Sareb’s President insisted that the entity is selling its assets slowly (on purpose) to protect the capital of its investors. 51% of the bad bank’s capital is owned by private investors – all of the major banks except for BBVA, insurance companies and other entities – and the remaining 49% is held by the State.

Echegoyen has said that Sareb will probably need the entire 15-year period originally granted to the entity to sell all of its assets. “I would go as far as to say that we will end up needing all of the time originally granted to us. We are planning to use up the entire period, but if we manage to sell all of the assets sooner, then we will”, he said.

Carmena and Colau

The head of the bad bank also said that he wants to hear the proposals that the mayoresses of Madrid and Barcelona, Manuela Carmena and Ada Colau, respectively, are going to make. Echegoyen confirmed that he is meeting Carmena tomorrow and Colau next Friday and that his position ahead of those meetings is to be “flexible and listen carefully”.

Echegoyen also repeated the message he delivered to Congress’s Economic Committee last week, saying that Sareb has made 2,000 (social housing) homes available in several autonomous communities, and he reaffirmed that he hopes to sign more agreements in more regions soon.

Original story: Expansión

Translation: Carmel Drake

Carmena Commits To Studying Operación Chamartín

25 June 2015 – Expansión

The mayoress of Madrid, Manuela Carmena, has confirmed to the Chairman of the Distrito Castellana Norte (DCN), Antonio Béjar, that she is committed to studying the draft plans for the extension of the Paseo de la Castellana, according to sources close to the company.

Carmena met with the project’s leaders on Wednesday, for around an hour, in an atmosphere characterised by the “utmost cordiality”.

During the meeting, Béjar described the planned development to the mayoress of Ahora Madrid. He explained that the project aims to promote the DCN through its Partial Plan and that it will be one of the most important city projects in Europe.

At the end of the meeting, Béjar seemed optimistic and said that he hopes that the Partial Plan will be approved at an upcoming plenary session, once the Town Hall’s new government has analysed it in detail.

The project will extend the Paseo de la Castellana north by 3.7 km and involve the redesign of an area covering 311 hectares. It will also include the construction of 17,700 homes, 56 hectares of green space – half the size of the Retiro park – and several skyscrapers.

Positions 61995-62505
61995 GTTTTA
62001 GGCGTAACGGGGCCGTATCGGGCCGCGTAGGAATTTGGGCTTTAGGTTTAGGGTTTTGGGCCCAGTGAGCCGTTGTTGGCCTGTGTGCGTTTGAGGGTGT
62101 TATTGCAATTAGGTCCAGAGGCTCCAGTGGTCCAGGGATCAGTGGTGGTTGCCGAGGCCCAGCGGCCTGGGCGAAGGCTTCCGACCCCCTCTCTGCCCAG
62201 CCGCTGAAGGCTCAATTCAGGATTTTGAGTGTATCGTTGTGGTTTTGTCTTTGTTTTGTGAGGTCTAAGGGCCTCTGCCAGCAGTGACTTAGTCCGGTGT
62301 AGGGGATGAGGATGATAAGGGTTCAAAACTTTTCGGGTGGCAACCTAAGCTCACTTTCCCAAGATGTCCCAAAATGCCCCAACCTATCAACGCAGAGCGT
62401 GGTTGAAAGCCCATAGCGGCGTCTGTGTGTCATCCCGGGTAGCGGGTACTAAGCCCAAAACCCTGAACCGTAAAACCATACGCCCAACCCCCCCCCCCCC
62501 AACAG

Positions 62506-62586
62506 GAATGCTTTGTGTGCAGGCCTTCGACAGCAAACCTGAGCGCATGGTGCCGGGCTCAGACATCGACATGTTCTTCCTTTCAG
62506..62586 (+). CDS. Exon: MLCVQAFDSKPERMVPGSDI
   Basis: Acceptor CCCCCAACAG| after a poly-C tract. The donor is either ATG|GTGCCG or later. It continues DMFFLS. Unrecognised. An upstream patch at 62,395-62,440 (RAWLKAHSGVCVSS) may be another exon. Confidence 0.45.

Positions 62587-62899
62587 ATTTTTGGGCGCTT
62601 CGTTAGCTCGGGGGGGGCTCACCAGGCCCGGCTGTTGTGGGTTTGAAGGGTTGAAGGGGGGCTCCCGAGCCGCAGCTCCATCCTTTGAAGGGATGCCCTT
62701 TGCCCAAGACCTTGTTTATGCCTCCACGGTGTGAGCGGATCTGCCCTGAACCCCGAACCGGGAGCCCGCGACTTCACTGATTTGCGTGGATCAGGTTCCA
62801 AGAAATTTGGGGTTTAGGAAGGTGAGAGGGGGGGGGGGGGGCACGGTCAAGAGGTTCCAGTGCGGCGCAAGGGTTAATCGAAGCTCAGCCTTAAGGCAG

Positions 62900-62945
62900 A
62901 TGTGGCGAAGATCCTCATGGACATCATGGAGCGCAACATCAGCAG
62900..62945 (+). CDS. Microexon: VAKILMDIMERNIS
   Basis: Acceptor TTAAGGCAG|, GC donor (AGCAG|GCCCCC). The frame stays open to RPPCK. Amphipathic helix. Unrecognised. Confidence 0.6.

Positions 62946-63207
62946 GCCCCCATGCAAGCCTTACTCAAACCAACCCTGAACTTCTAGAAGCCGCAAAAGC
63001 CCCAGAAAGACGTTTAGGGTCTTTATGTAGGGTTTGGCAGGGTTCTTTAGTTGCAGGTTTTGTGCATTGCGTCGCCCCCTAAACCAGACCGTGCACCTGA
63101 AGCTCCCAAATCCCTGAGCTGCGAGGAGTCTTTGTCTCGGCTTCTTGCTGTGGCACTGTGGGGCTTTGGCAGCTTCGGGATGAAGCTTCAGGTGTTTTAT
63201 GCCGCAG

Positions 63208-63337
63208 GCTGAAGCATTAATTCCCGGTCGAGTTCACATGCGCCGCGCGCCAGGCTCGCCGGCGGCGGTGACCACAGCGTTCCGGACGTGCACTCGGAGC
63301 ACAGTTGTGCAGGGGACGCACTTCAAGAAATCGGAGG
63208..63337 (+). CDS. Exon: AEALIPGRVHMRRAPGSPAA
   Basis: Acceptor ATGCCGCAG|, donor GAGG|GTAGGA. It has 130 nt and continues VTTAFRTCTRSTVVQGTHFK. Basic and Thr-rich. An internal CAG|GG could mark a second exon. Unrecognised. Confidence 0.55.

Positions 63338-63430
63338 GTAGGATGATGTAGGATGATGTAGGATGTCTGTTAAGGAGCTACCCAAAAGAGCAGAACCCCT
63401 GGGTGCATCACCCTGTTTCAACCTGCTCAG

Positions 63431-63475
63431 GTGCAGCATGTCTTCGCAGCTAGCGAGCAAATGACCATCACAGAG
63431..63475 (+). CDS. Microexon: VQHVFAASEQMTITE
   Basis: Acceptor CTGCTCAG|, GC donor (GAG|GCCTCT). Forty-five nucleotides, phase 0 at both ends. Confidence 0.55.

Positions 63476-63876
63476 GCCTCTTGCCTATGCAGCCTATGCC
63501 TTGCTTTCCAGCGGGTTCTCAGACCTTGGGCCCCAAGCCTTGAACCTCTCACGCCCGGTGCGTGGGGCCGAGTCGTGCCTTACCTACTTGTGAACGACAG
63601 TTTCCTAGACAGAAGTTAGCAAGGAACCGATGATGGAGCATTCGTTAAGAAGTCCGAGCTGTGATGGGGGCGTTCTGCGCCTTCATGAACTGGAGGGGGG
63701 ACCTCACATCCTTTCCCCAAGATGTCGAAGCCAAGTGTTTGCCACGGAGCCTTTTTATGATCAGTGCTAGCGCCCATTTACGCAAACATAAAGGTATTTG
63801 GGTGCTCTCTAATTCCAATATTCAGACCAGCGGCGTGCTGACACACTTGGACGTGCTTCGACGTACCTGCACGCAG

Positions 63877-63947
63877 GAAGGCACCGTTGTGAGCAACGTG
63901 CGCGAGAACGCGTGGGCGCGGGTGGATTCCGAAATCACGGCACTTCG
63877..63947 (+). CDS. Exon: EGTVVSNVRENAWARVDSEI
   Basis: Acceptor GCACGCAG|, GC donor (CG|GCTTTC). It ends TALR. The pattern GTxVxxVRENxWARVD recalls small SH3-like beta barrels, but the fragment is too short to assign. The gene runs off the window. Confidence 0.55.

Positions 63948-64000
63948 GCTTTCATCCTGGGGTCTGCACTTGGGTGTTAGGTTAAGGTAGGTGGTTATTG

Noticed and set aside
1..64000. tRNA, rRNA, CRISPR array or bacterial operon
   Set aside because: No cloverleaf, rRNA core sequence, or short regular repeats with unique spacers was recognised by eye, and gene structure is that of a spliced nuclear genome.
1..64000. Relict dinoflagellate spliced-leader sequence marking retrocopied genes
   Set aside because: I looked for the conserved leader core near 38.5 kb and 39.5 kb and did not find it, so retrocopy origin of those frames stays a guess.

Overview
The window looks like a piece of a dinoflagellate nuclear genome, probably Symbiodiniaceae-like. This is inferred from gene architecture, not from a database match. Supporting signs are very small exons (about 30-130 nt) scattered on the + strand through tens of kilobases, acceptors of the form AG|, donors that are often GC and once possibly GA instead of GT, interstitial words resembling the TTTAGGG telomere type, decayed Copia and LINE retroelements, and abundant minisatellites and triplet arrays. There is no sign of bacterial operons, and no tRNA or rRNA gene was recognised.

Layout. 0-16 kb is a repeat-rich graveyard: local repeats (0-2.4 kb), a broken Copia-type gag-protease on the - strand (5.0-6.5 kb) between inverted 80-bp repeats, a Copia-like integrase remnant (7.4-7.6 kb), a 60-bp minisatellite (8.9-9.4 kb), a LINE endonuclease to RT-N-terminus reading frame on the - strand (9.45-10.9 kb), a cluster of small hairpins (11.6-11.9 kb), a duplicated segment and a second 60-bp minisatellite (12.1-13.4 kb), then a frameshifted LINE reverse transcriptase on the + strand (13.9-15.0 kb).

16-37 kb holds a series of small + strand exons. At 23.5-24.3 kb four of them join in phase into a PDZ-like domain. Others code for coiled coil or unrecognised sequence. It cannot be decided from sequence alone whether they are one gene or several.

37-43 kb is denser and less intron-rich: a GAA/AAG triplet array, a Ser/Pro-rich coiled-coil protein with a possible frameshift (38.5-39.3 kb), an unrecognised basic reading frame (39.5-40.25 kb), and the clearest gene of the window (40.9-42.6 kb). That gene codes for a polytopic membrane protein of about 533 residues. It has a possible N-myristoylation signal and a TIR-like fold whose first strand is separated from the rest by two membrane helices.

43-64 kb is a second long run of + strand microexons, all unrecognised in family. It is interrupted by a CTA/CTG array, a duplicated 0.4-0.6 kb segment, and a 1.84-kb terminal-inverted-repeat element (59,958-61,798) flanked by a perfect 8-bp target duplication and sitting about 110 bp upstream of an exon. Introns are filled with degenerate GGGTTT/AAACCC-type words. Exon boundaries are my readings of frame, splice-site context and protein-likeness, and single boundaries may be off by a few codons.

Original story: Expansión

Translation: Carmel Drake

IESE: Demand For New Homes In Madrid Will Reach 20,000 In 2019

2 June 2015 – El Mundo

At a conference organised by the College of Civil Engineers before the local elections, Manuela Carmena, who will become the mayoress of the capital provided Esperanza Aguirre does not stand in her way, ruled out Operación Chamartín as a significant objective: “I do not think that we need 17,500 homes, we will talk about that again in 2017 or 2018, but not now”.

Her comments are interesting because just a few days later, professor José Luis Suárez, of IESE, has claimed that, during 2015 and 2016, demand for new housing in the metropolitan area of Madrid will reach 14,000 units and in 2017 alone, it will reach 13,000. Suárez is one of the foremost experts in the Spanish real estate market and during the annual symposium of the Center for International Finance (CIF), he presented the preliminary results of a study about the evolution of demand for new homes in Spain until 2028.

Suárez and his team of researchers are building a model to allow them to predict the demand for new homes in nine large Spanish urban areas. The model is driven by several factors, including the reduction in the number of people per household; financing; the rate of obsolescence of homes in use; the demand for replacement; the acquisition of second homes; employment; investment in housing; the preference for new housing; renovations; the declining population; the over-stock of housing; and rentals.